Al Attiyah Foundation Weekly Energy Market Review | 30 January 2021
Each week, Al Attiyah Foundation publishes its energy market review, bringing you the latest global news from the oil, gas and petrochemical sector.
This week: US Crude Settles Lower on Worries About Vaccine Rollout
Oil Markets: Oil Prices End a Mixed Week
US oil prices settled slightly lower last week, after trading in a tight range on Friday, 29 January, as investors worried about the lingering global pandemic and slow vaccine rollouts. The most active global Brent crude contract also ended Friday’s session marginally lower on vaccine distribution concerns and the efficacy of one vaccine. Oil markets have rallied about 50% since October on the back of vaccine rollouts, but the emergence of COVID-19 variants has fanned worries about economic weakness.
Many analysts feel a US economic stimulus package may not come quickly enough to support the current market. On Friday, US President Joe Biden said that Congress needs to take immediate action on his USD1.9 tn COVID-19 relief proposal, adding that most economists believe additional economic stimulus is required: ‘It could take a year longer to return to full employment if we don’t act and don’t act now,’ Biden said.
Global benchmark Brent crude futures for March settled up 0.6% a barrel on Friday, at USD55.88. The more active April contract settled down six cents a barrel, at USD$55.04. On the week, both contracts were mixed, posting minimal changes. A Reuters poll showed prices are expected to hover around current levels for much of 2021 before a recovery gains traction towards year-end.
Saudi Arabia is set to cut output by 1 mn barrels per day (bpd) in February and March. Compliance with OPEC and allies’ output curbs had improved in January, although OPEC oil output rose after OPEC+ agreed to an easing of supply curbs. However, the rise was less than the agreed amount, with an involuntary drop in Nigerian exports limiting the increase. (OPEC+ is the alliance of 24 oil-producing nations, made up of the 14 members of the Organization of Petroleum Exporting Countries (OPEC), nominally led by Saudi Arabia, and 10 other non-OPEC members, including Russia.)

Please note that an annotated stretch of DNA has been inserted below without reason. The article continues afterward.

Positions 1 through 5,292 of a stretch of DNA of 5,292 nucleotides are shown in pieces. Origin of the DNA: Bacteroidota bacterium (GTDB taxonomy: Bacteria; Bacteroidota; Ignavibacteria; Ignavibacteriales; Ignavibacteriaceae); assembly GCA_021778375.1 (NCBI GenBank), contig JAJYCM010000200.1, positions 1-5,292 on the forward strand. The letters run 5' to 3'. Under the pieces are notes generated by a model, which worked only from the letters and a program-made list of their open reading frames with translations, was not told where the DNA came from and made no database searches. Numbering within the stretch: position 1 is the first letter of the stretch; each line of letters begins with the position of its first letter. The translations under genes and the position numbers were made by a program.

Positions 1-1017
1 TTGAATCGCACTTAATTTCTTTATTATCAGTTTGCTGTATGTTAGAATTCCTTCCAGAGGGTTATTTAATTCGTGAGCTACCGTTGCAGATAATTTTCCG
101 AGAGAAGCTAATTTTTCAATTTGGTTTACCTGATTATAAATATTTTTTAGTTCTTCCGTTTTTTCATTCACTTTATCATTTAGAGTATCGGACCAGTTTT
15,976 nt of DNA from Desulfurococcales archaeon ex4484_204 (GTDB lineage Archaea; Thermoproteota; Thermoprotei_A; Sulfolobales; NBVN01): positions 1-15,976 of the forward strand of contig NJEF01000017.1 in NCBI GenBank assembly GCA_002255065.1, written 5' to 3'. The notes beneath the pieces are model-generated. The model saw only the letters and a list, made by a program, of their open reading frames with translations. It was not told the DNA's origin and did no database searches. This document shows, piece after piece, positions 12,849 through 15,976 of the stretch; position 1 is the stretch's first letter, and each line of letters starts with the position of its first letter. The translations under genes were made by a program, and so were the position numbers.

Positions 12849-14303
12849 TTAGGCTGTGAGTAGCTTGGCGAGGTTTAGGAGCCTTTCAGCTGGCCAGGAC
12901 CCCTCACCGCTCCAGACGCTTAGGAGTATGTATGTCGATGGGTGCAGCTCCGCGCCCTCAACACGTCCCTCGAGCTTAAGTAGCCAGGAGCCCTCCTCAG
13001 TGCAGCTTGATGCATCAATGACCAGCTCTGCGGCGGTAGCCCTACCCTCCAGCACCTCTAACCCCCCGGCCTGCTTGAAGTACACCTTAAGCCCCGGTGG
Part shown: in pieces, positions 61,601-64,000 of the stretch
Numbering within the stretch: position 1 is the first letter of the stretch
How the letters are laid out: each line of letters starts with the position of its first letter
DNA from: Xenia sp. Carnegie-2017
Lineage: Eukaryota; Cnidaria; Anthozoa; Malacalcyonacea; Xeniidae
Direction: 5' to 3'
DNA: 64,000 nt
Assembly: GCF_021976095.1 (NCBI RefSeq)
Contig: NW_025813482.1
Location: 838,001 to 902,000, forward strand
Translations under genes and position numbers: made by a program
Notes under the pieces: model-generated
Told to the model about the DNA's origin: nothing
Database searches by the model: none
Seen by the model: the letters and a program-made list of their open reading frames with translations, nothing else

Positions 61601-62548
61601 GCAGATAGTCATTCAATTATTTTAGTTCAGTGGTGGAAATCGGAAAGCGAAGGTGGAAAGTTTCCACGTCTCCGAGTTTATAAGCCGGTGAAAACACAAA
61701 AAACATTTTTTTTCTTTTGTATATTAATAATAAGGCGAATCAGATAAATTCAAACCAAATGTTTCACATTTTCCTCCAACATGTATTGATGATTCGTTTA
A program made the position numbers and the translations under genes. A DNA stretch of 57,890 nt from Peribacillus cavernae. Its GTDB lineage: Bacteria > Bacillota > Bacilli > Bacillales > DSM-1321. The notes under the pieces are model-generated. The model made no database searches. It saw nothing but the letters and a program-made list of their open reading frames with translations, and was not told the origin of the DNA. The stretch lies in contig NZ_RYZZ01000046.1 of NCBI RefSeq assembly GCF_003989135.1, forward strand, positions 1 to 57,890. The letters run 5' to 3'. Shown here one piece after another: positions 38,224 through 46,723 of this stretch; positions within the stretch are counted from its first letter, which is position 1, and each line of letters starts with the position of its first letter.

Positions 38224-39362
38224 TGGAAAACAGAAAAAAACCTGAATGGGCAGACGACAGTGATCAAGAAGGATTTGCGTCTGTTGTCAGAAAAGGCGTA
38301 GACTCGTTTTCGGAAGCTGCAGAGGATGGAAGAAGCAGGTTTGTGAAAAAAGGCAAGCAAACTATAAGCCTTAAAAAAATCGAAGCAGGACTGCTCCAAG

Gas Markets: Asian Prices Decline as Demand Slows
Asian spot prices of LNG fell for a second straight week to their lowest in nearly two months amid warmer weather forecasts and higher supplies. The average LNG price for March delivery into Northeast Asia was estimated at USD8.40 per mn British thermal units (mmBtu), down 50 cents from the previous week. This is the lowest that spot prices have been since early December, as the region moves out of a historic cold winter. LNG tanker rates also dropped last week, which also weighed on cargo prices.
On Thursday, oil major BP bought a cargo for delivery into Northeast Asia for a March delivery from Diamond Gas, a subsidiary of Mitsubishi Corp, at USD$8.40 per mmBtu, data from S&P Global Platts showed. This follows cargo sales from Woodside Energy and Chevron from LNG tankers for delivery in February, highlighting the availability of supply.
The lower spot prices attracted some pent-up buying demand from South Asian customers who had stayed away when prices surged to a record USD32.50 per mmBtu earlier this month. Indian Oil Corp bought a cargo for delivery 20 February – 5 March from Qatar’s Ras Laffan LNG Company at USD8.70 per mmBtu. India’s Gujarat State Petroleum Corp (GSPC) also bought a cargo for mid-February delivery at about USD8 to USD8.40 per mmBtu from Qatar Petroleum.
In the US, natural gas futures fell almost 4% on Friday to a one-week low on milder weather forecasts next week despite a colder outlook for mid-February. However, for the week, the contract was still up about 5% after falling almost 11% last week. Despite a small decline in LNG exports last week, buyers worldwide continue to purchase near-record amounts of US gas as prices in Europe and Asia remain much higher than in the US.
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